On a side note, i really don't know if the savings will be worth it once the company starts growing and hiring. They'll spend a lot of time maintaining very custom code, running on a custom implementation of a language, alongside erlang codebase... Unless they open source everything to get a community to grow the user base for their tool.
We are able to do this, because starting our LISP-VM and doing all these processes on every
request, is still many times faster that having a VM (with a garbage collector) online all the time.
Having to maintain a small LISP interpreter in C is definitely an extra thing to keep up with, but you have to balance that with the work that would normally go into avoiding long GC pauses once you start tracking a nontrivial amount of objects/data in a VM with garbage collection. Java, for instance, doesn't support separate heaps, which means that a background piggy processing thread that is haphazardly allocating objects can cause "core" threads doing I/O to pause for several seconds for full GCs. Even with Java's fairly sophisticated heap management schemes it is still very difficult to design a system to completely avoid full GC pauses. Erlang is somewhat better in this respect but introduces its own sets of problems to the mix.
In any case, I agree with your sentiment (probably would not be the angle I would have taken), but I can kind of see why the authors might have decided to go this route.
edit: formatting fixes
PS : i'm speaking objective-c here because it's the only language i know that does it that way, not because of its features as a language.
EDIT: There's a downside to reference counting in that either you or the runtime does the retain/release calls very often, whereas a mark-and-sweep collector would just touch each object once per collection. So reference counting might not be faster overall, but typically avoids long pauses. What you probably really want is something like Azul's JVM, which has a kernel extension so they can collect memory concurrently, resulting in shorter pauses than sweeping and faster overall time than reference counting.
And this is another area where a functional paradigm makes sense. Mutations are "hidden" (and the C layer that's responsible for doing them concurrently lives in another "realm" (monad)). So, memory handling is easy and monitoring has shown us that fragmentation is kept to a minimum.
We tried to find something that was fast, cheap to scale (in terms of servers) and easy to extend but we couldn't find any other solutions. The problem is having everything in memory and doing correlations really fast.
i wonder how much engineering talent is going to get sunk into writing a db and whether the management is going to get fidgety while the company's best talent is writing a db rather than the product? (especially with .. two guys)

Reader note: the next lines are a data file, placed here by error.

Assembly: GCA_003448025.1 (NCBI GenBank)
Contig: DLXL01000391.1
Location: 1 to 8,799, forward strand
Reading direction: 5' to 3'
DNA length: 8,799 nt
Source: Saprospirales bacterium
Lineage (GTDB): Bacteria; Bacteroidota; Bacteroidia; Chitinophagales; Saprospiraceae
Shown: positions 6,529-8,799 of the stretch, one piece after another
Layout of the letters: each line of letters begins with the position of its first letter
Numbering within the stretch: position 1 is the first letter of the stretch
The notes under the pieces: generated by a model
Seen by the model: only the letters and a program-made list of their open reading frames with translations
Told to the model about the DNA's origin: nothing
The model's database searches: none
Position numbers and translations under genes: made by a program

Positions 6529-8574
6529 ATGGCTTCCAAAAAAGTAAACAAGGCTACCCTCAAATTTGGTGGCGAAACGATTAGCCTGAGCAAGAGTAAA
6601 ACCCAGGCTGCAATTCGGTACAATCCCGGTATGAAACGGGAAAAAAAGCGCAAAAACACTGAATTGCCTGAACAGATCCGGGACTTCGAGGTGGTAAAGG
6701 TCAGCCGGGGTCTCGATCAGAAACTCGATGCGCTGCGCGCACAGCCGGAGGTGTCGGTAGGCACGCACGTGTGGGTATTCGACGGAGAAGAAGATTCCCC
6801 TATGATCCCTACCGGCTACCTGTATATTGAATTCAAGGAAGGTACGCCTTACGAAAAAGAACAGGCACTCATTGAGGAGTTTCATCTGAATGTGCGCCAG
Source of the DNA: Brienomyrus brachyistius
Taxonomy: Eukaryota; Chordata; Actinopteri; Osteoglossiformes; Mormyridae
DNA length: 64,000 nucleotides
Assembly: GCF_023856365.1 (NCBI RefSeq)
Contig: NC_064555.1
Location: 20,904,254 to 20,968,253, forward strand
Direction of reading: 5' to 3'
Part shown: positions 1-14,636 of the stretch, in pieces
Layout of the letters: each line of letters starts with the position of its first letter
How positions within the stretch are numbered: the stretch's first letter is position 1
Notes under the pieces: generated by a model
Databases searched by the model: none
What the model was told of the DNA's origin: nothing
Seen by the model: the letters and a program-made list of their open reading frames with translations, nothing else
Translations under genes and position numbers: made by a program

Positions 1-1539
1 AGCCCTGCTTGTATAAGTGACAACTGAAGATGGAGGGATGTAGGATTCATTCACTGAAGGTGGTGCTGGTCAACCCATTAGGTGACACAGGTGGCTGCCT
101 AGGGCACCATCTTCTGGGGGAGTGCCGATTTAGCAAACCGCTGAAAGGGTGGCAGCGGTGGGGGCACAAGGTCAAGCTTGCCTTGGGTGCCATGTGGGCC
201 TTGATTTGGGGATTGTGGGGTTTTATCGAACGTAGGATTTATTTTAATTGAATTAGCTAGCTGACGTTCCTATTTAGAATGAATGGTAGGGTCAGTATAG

How close do you work with your clients and how much is your system changing in response to feedback?
What drawbacks (if any) the current tech stack choices had so far on your?
Our clients were involved since day 0 (which I think is the key of our success btw). The first prototype (built in two days) was in Erlang using Mnesia.
The drawbacks are:
+ not having lots of engineers knowing C and Erlang
+ Outsiders having problem with LISP (that's why we implemented PIG)
Also, the data format for input is not tightly-coupled with the LDB system. One can have different processing scripts (lisp) that may organize the data in a different way. Or you can write a C module that extends the underlying db engine to work with your implementation or even your database infrastructure (whether it includes SQL, NoSQL, etc).
During our tests, we saw that SQL databases weren’t a good fit due to the fact that our data where unstructured and we needed a lot of complex “joins” (and many indexes).
I guess that you say it's unstructured because the most important parts of bug reports are stack traces and debug messages? My naive assumption is that stack traces can be stored in a relational way, and it seems that you do:
For us, relations might seem to resemble these of an RDBMS at first sight, but we work with them in a different way.
From 'unstructured', 'complex "joins"' and 'work in a different way' I infer that you do a lot of string processing on the fly, and the real problem was about precomputing everything vs. staying flexible?
I'm wondering: how does one decide to change the TCP_TIMEWAIT_LEN from 60 seconds to 20 seconds? 20 seems an arbitrary picked value: I understand that by doing so they can drastically cut down on the number of open connections after the last FIN is received, but why 20 instead of, say, 17 or, say, 9?
If you decrease the amount of time a connection sits in a TIME-WAIT state, you will increase the probability that a new connection could receive a packet from a previous connection. Given the latency of mobile networks, I would expect the probability of receiving a packet from a previous connection to be even higher.
If you're interested, the beginning of the following paper provides a great overview of the problem: http://www.isi.edu/touch/pubs/infocomm99/infocomm99-web/
Also: "Do not be confused by the /proc/sys/net/ipv4/tcp_fin_timeout config item. The FIN TIMEOUT is not the same as the TIMEWAIT length." -- http://www.stolk.org/debian/timewait.html
- Panagiotis Papadomitsos, Head of Infrastructure @ BugSense